This model has been implemented in varying degrees throughout the world, particularly in the British Commonwealth. Although the sharp distinction between policy and drafting functions is maintained in many places, notably Australia and Canada, it is less pronounced in many others where legislative counsel have significant responsibilities for policy-making as well as drafting.

This distinction is also not common in states that are not based on the parliamentary model. There the Ministry team charged with formulating the policy for new legislation typically undertakes the drafting too. The team includes lawyers from the Ministry who are expected to take on this work as part of their duties. In many systems the process is eased by the fact that many public administrators have legal qualifications. In such a system, legislative drafting is a form of legal writing in which some of the Ministry lawyers may develop special competence; it is not a separate function performed by a specialist cadre from outside the sponsoring Ministry.

A central drafting office serving the needs of the Government at large is now a settled feature of parliamentary drafting. It has become a necessity in many countries where there are few lawyers in public administration, especially in the individual Ministries. The system of preparing legislation is geared to a central drafting office (in particular the practice of legislative counsel working to instructions prepared by the policy-makers) rather than as a member of a particular Ministry.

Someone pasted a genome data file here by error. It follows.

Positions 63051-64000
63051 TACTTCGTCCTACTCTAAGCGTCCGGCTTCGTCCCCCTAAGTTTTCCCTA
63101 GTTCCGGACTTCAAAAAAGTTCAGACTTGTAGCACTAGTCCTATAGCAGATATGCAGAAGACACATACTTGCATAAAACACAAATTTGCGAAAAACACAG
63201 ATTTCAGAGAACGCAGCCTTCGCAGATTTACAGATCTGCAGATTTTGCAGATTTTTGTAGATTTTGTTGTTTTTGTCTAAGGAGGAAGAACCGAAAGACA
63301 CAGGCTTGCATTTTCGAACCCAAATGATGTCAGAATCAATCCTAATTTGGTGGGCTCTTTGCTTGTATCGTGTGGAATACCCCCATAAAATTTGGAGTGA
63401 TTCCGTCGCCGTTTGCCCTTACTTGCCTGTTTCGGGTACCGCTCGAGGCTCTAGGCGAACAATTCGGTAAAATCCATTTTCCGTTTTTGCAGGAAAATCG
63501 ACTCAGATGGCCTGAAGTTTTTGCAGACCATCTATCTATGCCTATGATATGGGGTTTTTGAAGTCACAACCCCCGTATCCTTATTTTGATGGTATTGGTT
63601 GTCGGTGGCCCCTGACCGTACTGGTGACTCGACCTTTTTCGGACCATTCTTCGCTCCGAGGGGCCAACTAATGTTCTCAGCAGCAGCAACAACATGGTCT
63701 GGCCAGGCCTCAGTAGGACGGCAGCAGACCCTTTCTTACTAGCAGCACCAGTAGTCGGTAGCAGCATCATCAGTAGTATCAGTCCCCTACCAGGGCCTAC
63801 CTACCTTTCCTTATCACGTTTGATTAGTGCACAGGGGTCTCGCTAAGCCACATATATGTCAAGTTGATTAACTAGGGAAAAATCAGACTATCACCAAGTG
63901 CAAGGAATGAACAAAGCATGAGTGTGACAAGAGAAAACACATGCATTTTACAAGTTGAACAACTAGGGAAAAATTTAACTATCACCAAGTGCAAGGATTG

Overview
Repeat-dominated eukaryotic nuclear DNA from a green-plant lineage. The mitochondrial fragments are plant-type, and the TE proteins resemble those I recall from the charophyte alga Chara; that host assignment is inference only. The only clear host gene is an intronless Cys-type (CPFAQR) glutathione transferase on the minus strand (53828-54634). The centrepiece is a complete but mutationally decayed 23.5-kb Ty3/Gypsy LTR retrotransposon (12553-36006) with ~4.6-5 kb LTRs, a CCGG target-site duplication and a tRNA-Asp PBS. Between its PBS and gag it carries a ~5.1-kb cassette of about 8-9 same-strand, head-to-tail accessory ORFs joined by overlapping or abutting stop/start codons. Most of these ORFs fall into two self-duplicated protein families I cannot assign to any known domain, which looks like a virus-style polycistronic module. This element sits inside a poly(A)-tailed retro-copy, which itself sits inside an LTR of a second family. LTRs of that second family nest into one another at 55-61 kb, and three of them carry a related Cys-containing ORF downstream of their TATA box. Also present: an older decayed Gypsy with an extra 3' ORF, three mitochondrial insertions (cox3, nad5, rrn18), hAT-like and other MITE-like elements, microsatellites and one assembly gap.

What are the advantages of a central drafting office?

The advantages are those that flow from any expert service:

  • all drafting will be undertaken by a cadre of specialist government lawyers – legislative counsel – who can be expected to bring knowledge of the existing statute law and extensive expertise and experience in solving legislative problems in the ways with which legislative assemblies and the courts are familiar;
  • the service is operationally independent of other Ministries; legislative counsel can offer opinions on effectiveness or practicality of legislative proposals that are not coloured by the commitment to particular solutions that tends to develop in client Ministries;
  • it enables high standards of drafting to be set and leads to greater consistency and better quality in the legislation and to the adoption of legislative approaches that are grounded in well-tried precedents;
  • since drafting is seen as a specialist skill requiring legislative counsel of high quality, centralising the activity makes the best use of limited resources and ensures that the task is in the most competent hands.

What are the drawbacks of a central drafting office?

The following drawbacks may arise:

  • Ministries complain that legislative counsel lack specialist knowledge of particular fields of law, resulting in legislative solutions that do not satisfy specialist requirements as well as they might;
  • the separation of policy-making from drafting makes heavy demands on departmental instructions. In many systems instructions are often inadequate, especially when they are not prepared by lawyers. In those circumstances, legislative counsel have to develop the policy, despite their lack of specialist knowledge. This may lead to the adoption of precedents from other jurisdictions that are not wholly suited to the present case;